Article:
• This proved to be a game changer: my teammates positioned me at the entrance way with an alchemist and an assassin. The plan had been to wait for the attackers to enter, and then have me use my powerful array of AoE spells to lock down the chokepoint, while the alchemist kept my health and mana topped off, and the assassin would pick off anyone who’d gotten through. On defense, my team ended up very successful on defense, although since my spells were slow to charge, we proved less efficacious on offense, and that day’s War of Emperium ended in a draw.

  • After the last War of Emperium event, my friend moved us over to World of Warcraft, and Ragnarok Online became forgotten. I ended up requesting (and receiving) the server files from said friend so I could continue exploring Ragnarok Online at my own pace; the server host and I had visited several notable locations in Ragnarok Online, including the “unfinished village” that would later become Moscovia, a Russian-themed town that acts as an entrance to the area’s dungeon. However, with my own server, I had unlimited time to explore.

  • My private server was truly private in that it was not configured for others to connect to it; while creating an immensely lonely experience, a far cry from the experiences I had during my friend’s Ragnarok Online heydays, having an entire server to myself meant I could check out some of the most unique places in the whole of the game that we’d never even set foot in. Kunlun is one such place, a Taiwanese-themed town floating high above the clouds. Kunlun is counted as the most romantic place in the whole of Rangarok Online, and others have done in-game weddings here owing to the setting.

  • Kunlun’s theme is one of my favourite pieces of background music in Ragnarok Online, a game whose incidental music is of a very high standard. Whether it be a consequence of hearing these songs non-stop when I first played the game, the fact that the music itself is immensely relaxing, or a combination of the two, nostalgia immediately sets in whenever I hear any of the background themes to the major cities: Prontera, Payon and Geffen have some wonderful songs, as well. As it turns out, I’m not the only one who feels this way: folks who grew up around Ragnarok Online have similarly found the music to be cathartic, bringing back memories of an older, simpler time.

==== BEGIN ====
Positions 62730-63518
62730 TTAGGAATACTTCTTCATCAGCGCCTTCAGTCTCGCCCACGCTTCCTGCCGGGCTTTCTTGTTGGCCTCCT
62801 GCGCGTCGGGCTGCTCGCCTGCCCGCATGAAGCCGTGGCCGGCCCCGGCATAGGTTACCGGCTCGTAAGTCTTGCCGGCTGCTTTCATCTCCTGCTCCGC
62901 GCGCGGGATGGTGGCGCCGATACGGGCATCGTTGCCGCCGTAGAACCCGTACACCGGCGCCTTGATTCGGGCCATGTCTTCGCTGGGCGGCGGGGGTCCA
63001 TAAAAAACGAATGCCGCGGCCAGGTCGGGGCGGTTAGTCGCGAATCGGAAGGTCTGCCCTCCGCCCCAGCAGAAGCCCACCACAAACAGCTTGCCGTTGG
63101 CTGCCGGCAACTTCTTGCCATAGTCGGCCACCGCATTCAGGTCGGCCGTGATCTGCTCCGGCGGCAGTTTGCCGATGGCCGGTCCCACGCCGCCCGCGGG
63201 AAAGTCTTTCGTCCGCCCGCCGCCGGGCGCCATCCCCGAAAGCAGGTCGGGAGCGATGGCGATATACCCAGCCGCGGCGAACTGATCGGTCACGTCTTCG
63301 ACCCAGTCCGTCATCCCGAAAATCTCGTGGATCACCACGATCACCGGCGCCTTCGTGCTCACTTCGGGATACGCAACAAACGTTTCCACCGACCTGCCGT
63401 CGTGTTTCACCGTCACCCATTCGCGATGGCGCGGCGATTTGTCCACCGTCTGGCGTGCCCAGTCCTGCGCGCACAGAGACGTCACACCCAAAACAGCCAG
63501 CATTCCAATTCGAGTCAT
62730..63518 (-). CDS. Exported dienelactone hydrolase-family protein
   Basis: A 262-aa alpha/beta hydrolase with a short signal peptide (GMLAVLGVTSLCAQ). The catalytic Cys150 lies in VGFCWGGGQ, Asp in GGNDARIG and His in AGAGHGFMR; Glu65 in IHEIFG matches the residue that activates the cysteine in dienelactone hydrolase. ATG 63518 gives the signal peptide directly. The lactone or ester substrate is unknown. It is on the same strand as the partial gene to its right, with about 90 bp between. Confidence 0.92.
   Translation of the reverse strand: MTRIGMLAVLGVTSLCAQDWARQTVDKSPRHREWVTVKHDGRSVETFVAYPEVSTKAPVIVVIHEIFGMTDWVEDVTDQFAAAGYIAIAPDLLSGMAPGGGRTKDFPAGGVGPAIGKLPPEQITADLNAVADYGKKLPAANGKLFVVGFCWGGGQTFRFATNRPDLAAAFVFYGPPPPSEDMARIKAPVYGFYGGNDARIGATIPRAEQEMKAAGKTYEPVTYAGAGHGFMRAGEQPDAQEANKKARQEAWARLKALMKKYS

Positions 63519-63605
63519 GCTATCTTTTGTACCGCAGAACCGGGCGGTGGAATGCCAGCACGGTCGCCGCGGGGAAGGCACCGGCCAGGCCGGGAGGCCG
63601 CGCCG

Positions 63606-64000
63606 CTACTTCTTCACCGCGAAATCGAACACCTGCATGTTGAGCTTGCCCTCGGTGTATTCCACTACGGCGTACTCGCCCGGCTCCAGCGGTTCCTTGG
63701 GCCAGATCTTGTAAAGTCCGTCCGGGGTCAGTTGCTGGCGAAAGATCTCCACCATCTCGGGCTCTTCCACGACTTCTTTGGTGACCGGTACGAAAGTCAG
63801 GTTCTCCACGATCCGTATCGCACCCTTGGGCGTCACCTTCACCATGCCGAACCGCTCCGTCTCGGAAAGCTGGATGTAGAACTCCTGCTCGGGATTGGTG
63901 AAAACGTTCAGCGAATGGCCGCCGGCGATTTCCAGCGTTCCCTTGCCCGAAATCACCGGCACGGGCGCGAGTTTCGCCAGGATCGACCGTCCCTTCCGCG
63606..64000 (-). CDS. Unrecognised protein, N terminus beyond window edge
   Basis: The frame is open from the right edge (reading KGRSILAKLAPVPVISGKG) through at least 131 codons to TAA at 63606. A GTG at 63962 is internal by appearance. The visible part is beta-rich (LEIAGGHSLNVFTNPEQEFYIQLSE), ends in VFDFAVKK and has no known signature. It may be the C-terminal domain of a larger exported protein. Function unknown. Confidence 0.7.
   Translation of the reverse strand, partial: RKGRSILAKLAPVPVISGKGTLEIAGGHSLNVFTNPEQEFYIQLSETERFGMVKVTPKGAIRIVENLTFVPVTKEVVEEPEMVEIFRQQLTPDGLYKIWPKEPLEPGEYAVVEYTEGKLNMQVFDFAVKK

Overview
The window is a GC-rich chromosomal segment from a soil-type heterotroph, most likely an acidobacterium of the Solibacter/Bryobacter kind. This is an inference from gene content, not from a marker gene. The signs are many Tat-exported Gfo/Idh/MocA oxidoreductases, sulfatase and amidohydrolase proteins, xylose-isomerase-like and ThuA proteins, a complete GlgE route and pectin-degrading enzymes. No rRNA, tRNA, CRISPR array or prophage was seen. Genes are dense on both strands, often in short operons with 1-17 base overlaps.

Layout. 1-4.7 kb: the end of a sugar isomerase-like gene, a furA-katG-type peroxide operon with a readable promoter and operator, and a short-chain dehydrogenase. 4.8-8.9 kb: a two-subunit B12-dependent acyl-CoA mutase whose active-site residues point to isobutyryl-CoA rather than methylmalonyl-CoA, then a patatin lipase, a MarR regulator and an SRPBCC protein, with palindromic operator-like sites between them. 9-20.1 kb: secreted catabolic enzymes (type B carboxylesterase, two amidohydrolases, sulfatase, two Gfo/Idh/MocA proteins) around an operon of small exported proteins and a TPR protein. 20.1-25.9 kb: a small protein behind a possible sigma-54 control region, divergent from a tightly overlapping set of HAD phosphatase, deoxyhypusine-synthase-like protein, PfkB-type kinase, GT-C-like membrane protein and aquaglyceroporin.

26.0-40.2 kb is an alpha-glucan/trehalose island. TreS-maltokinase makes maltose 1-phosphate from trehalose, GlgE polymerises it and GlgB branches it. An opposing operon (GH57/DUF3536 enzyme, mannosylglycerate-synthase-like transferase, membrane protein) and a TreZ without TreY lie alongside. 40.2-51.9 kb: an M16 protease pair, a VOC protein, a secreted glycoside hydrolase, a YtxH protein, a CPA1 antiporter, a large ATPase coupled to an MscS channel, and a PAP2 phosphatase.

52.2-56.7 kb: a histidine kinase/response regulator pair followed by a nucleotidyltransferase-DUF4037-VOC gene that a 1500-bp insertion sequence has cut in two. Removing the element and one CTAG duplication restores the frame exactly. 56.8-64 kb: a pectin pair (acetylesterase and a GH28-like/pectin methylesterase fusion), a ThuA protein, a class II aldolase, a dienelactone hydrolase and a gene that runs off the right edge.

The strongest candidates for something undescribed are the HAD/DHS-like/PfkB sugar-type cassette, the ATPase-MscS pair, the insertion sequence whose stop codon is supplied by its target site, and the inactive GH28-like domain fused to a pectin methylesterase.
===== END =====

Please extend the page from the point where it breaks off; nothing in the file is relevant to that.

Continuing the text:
• The edges of Kunlun town are ringed with floating islands that can be visited. Looking back, I’m not sure if any of my friends had ever visited Kunlun’s floating islands; most of our time had been spent blasting stuff in fields and dungeons surrounding Prontera, Geffen. Morroc and Payon, as well as gearing up for War of Emperium events. In the past fourteen or so years, I’ve come to really appreciate the elegance in Ragnarok Online‘s design; maps are standalone tiles linked by portals, and this made it easy to add new content to the game without altering the game world. Conversely, when Blizzard updates World of Warcraft, changes to the central maps had far-reaching consequences.

  • At some point during my private server experience fourteen years earlier, my friend invited me to check out some of the places he felt were the most novel; when this happened was lost to time, but I imagine that it was during the winter break, after we’d both finished our exams. My friend thus brought me over to the “unfinished town” of Moscovia, which did not have NPCs or any assets on his server version. I ended up updating my server so that it would have the completed town, and this makes all the difference. Originally, Moscovia could not be reached, although after I ran the update, a boat in Alberta provides access to this area.

  • If I had to guess, Ragnarok Online likely uses the same tile system that Sim City 4 uses, employing a combination of 3D assets and 2D sprites to build the game world. Although contemporary titles far surpass anything in Ragnarok Online in terms of visuals, the older graphics have a unique charm about them. It suddenly hits me that, given that Ragnarok Online itself is two decades old now, I imagine that a mid-end smartphone would have the computational power to run such a game, and with a few tweaks to the UI, Ragnarok Online could definitely be made to run on a tablet.

  • With this in mind, Gravity has released a mobile version of Ragnarok Online for Android devices with visuals far surpassing those of the original, speaking to how far technology has come. Back in Ragnarok Online, I continue exploring the Russian-themed architecture of Moscovia; like Kunlun, there’s an entrance to a dungeon in this map, and the area is steeped in lore. The Ragnarok Online and World of Warcraft that I know are quiet places, but I’ve seen gameplay footage on official servers; every nook and cranny of the map is populated, creating a much richer world.